"Business as usual won't help us meet the challenges that lie ahead...We have to change the way in which we farm, manage water, and manage nutrients in the soil...We need to think about measures to conserve nutrients, water and biodiversity." This is the opening statement made by a climate-smart expert.
Experiences from research and practitioners in the field suggest that ICTs are playing an increased role as enablers of change and transformation among all stakeholders from farmers through researchers to policy makers. The traditional communication technologies (radio, TV) and new media such as mobile phones, the Internet and social media applications are being recognised as part of strategies to adapt to, mitigate, and monitor climate change within agricultural innovation systems. The session will draw on experts' knowledge and practitioner experiences to answer challenging questions and move discussion on the subject forward.
Sophie Treinen works for the Food and Agriculture of the United Nations and leads the knowledge outreach team. She advocates for the gender sensitive and participatory methods using knowledge sharing methods and tools. Experience capitalization, also called systematization, is the process used to learn lessons from good and bad experiences. Good practices are documented when tested and validated. Sharing them enables to up scale them and have them adopted by others.
With its partners FAO is using the e-Agriculture platform to share archive ideas, experiences and good practices on ICTs for Agriculture.
Crowdsourcing crop improvement responds to the need for accurate, empirical, updated information about climate change adaptation options for farmers. Crowdsourced crop improvement involves farmers as citizen scientists in testing different crop varieties. The current approach, Participatory Variety Selection, has a number of limitations. The low consistency in group meeting attendance during the crop cycle makes observations haphazard. By relying on small individual contributions, crowdsourcing can overcome this problem. Costs of crowdsourcing are lower per farmer. This makes it possible to scale it out to a large number of farmers. Farmers get seeds of three different varieties (without their names!), plant the seed, and compare the different varieties for various characteristics. They then send this information to be analyzed. Also, environmental sensors measure local weather conditions during the crop season. After analysis of these data, information is sent back to them, including the names of the varieties that they tested and how their observations compare with their neighbours. They can then order seed and sign up for another testing round. Information is also shared with seed producers and plant breeders. Technology that is being used includes (1) mobile phones for farmers to send their feedback (we are experimenting with different ways of doing this), (2) a new software, called ClimMob, to analyze the preference ranking data, and (3) cheap, robust environmental sensors (iButtons), which measure temperature and relative humidity in many different locations. Regarding the mobile phones, we have found that very short telephone interviews with farmers can be a good option to get the feed-back. SMS-based solutions seem to be more difficult. Crowdsourced crop improvement is being tested in India, Honduras and Ethiopia by Bioversity International. Results from a first testing round are available from India. Users are farmers who grow one of the main crops in their area.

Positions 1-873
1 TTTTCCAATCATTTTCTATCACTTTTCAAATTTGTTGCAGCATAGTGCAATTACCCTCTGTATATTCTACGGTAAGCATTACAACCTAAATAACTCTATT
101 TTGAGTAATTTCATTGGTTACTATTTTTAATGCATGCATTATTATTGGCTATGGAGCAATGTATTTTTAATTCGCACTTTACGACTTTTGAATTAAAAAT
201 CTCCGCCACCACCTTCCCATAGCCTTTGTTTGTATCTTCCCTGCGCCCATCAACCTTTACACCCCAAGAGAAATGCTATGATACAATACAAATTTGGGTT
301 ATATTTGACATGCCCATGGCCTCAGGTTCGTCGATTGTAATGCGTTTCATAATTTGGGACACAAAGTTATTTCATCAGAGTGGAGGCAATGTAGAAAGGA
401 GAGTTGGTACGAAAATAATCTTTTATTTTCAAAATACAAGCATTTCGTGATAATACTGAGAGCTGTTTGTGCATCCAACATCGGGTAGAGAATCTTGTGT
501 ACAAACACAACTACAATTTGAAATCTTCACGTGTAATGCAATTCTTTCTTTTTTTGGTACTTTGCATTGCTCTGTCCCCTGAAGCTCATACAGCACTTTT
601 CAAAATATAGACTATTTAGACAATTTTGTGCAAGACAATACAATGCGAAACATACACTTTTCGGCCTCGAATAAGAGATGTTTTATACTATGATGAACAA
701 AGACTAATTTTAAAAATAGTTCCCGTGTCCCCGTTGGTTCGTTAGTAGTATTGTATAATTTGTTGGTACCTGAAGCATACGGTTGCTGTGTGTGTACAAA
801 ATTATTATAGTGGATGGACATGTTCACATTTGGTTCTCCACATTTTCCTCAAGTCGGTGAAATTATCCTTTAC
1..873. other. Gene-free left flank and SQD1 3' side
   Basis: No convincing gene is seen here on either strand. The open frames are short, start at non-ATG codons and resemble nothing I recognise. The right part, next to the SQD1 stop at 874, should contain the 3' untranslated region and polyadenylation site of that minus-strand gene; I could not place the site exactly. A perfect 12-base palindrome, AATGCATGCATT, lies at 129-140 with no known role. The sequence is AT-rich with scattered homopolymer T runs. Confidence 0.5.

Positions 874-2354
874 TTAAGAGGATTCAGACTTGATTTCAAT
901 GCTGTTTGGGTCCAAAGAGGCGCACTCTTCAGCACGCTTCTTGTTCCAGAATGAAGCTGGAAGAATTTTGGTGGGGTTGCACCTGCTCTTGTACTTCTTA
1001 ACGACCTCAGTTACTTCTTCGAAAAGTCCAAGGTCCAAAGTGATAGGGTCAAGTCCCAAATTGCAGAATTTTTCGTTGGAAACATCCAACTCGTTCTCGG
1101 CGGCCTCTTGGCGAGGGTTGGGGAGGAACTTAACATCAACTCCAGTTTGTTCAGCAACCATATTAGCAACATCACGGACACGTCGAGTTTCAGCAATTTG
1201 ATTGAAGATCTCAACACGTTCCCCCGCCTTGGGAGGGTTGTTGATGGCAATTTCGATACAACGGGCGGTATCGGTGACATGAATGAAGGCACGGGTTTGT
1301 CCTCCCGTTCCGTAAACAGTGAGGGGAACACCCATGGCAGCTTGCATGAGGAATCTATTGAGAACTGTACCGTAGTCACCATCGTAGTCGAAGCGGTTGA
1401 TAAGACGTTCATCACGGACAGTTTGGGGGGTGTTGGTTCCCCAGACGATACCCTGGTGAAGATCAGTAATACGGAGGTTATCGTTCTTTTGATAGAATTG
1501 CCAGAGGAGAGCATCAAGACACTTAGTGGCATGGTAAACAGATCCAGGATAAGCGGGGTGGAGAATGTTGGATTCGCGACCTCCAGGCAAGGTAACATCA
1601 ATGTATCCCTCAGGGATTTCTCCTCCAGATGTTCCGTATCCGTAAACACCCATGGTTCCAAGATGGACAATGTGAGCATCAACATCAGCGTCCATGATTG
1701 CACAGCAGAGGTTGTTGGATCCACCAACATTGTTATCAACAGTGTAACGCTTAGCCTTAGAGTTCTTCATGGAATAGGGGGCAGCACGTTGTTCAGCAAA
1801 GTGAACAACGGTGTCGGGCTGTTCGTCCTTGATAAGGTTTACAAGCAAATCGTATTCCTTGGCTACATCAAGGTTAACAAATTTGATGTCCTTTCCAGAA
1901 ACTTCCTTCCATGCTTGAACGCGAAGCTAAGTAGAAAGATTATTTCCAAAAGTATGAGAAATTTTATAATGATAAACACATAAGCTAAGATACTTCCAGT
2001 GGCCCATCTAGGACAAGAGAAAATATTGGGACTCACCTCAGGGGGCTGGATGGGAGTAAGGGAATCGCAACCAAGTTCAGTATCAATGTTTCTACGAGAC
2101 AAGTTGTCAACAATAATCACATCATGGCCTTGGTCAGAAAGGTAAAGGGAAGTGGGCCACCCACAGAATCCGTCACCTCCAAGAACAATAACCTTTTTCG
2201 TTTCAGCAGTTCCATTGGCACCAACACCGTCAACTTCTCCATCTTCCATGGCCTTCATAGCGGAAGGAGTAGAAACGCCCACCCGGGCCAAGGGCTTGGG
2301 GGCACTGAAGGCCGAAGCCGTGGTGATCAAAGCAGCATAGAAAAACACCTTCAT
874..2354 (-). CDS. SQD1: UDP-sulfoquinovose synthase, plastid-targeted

With the current trend of research for development, it has become more and more important that researchers not only communicate the research findings through journals, but also to transmit findings and applications to the development agents as well as the final users the farmers. This therefore necessitates the need for appropriate channel to communicate the information through. Therefore the scientific community has a new challenge, to be able communicate research adapting scientific knowledge to those that don't have scientific background but have an enormous experience working in the field. ICTs are perfect tools to help communicate the desired information to big numbers in a short time. IITA with other CGIAR centres are working within a global research program on Climate Change, Agriculture and Food Security (CCAFS) in different sites in Africa. Developing countries are and will be greatly affected by climate change due to the huge vulnerability levels present in these countries. Agriculture is the basis of their economies and therefore a small increase in temperature or extreme weather fluctuations will increase food insecurity and poverty. Mitigation and adaptation measures are solutions to deal with climate change and therefore avoid possible dreadful outcomes. However to be able to use these measures it is necessary for the scientific community to understand the environment where adaptation and mitigation is going to take place so as to be able to communicate the results of research to the farmers and together develop the best bet climate-smart scenarios which are out-scalable. From the project in Rakai, Uganda, we developed a video to be used as a tool to generate debate around climate change threats as perceived by the farmers, different coping mechanisms and the influence of gender within the local farming community in selecting these coping mechanisms. Videos can be a fantastic window where the main characters are the farmers talking about agriculture and their own experience collaborating with scientific projects and the outcome they obtained from it. It also providing an opportunity to bring different players like policy makers, development workers to see how farmers’ choices to deal with the challenges requires a system based approach rather than dealing with one given issue.